column By: Staff | November, 17
The newest chapter to our organization, the Woodcock Conservancy, which covers the state of New Jersey – home to some habitat critical to the birds using the eastern flyway – will be hosting our upcoming annual meeting in March 2018. Steve DelRossi, who serves on the boards for both Woodcock Limited (WL) and the Woodcock Conservancy, is finalizing plans for the event.
Said DelRossi, “We’ve had considerable interest from both hunters as well as some folks who just like the bird and want to help us create more habitat to help the woodcock. There’s a lot which can be done here in New Jersey to help the woodcock, and we’re looking to really be impactful in what we do here.”
More details about this event will be available on our website as they are finalized.
On the heels its successful chapter event last April, WL of Michigan is getting involved in a habitat project on two separate parcels totaling 72 acres in the Gratiot Conservation District. Plans call for removing areas of thick, undesirable brush and grass to make the areas more desirable for male woodcock display sites. Woody plants will also be mowed 15 feet from the existing wood line to create transition zones along the forest edge, and thick grasses will be mowed or treated. The project will seek to implement best management practices for woodcock by managing the habitat on a five-year rotation.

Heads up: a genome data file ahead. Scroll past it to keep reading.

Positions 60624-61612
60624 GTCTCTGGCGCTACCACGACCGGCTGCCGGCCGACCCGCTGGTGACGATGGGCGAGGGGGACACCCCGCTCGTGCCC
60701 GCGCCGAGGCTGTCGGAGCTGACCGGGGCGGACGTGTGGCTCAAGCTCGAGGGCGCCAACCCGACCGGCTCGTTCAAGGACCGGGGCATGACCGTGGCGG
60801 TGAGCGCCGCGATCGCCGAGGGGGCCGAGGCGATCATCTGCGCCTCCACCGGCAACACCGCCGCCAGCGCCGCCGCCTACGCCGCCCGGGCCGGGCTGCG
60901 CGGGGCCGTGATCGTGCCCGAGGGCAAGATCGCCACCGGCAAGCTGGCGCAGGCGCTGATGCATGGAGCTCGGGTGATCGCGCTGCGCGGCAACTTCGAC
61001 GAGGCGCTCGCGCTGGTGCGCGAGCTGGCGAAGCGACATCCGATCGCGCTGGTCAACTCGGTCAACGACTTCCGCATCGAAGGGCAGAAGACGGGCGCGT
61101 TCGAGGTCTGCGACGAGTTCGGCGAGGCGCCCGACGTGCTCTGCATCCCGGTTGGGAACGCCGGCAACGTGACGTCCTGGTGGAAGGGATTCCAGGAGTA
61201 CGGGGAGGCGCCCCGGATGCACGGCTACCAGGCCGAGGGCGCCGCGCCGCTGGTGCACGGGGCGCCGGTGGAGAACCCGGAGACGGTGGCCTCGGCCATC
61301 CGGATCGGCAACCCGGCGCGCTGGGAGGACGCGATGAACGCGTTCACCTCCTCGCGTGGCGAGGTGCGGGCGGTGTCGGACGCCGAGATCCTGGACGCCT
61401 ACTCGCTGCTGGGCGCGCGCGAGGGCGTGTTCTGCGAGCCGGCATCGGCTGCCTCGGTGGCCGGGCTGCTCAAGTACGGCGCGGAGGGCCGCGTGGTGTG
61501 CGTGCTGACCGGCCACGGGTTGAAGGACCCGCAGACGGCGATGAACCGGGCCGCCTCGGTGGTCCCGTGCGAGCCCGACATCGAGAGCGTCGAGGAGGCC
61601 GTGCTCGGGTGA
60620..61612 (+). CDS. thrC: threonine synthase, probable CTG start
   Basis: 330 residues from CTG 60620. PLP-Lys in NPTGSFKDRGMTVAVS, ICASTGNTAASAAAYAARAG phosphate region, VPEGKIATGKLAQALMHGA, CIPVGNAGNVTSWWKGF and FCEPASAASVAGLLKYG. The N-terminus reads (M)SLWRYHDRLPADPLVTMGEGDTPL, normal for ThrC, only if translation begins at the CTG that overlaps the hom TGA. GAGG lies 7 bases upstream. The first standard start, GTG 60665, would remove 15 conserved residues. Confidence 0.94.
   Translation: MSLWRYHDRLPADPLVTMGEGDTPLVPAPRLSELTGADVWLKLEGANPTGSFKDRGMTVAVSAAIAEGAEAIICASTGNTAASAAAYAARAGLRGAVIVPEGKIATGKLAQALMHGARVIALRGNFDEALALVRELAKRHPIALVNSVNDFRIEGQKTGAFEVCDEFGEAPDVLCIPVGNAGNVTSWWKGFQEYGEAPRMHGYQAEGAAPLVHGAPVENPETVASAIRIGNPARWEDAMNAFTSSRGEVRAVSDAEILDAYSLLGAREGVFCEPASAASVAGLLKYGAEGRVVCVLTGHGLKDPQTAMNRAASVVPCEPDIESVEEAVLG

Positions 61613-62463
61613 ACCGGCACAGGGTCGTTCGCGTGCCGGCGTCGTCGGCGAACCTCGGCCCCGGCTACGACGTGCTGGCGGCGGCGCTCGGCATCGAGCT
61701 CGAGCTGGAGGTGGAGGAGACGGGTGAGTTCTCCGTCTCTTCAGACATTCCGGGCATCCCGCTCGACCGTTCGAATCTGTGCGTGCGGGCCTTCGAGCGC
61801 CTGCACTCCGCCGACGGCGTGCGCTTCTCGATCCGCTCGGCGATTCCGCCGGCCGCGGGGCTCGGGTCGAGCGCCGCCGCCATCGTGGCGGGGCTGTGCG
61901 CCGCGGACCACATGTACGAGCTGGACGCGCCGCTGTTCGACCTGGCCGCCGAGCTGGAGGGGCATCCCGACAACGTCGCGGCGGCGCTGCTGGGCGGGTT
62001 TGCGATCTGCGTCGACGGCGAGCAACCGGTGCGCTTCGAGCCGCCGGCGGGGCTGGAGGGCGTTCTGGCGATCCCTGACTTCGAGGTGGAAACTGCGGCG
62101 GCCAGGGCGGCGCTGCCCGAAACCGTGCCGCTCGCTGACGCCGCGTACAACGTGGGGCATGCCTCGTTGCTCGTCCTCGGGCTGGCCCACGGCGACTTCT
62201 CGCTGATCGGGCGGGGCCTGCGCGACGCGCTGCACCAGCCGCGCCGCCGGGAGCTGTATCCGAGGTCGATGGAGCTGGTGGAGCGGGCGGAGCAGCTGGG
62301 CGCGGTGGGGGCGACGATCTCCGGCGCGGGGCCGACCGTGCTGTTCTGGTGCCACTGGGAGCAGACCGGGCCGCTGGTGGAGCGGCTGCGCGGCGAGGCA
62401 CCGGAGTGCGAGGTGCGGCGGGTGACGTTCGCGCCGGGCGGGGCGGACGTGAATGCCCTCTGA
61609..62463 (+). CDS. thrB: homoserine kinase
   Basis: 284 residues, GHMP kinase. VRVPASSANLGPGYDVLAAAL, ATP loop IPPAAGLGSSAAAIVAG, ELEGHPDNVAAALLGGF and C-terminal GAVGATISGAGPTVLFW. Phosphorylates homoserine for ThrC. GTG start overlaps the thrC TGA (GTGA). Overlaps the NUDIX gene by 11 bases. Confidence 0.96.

“We expect this to be the first of many projects we undertake to help the woodcock here in Michigan,” said WL of Michigan Board Member Cindy Petkwitz.
As you read this, the winner of our first Follow the Flight Membership Raffle, Stephen Tubach, is most likely still out there somewhere hunting woodcock. If he’s not in Maine, he might be in New Jersey or even in Louisiana. Wherever he is, we know he’s having the time of his life. And remember, when it’s time for our next Follow the Flight Membership Raffle – it might just be you we’ll be reading about as the winner!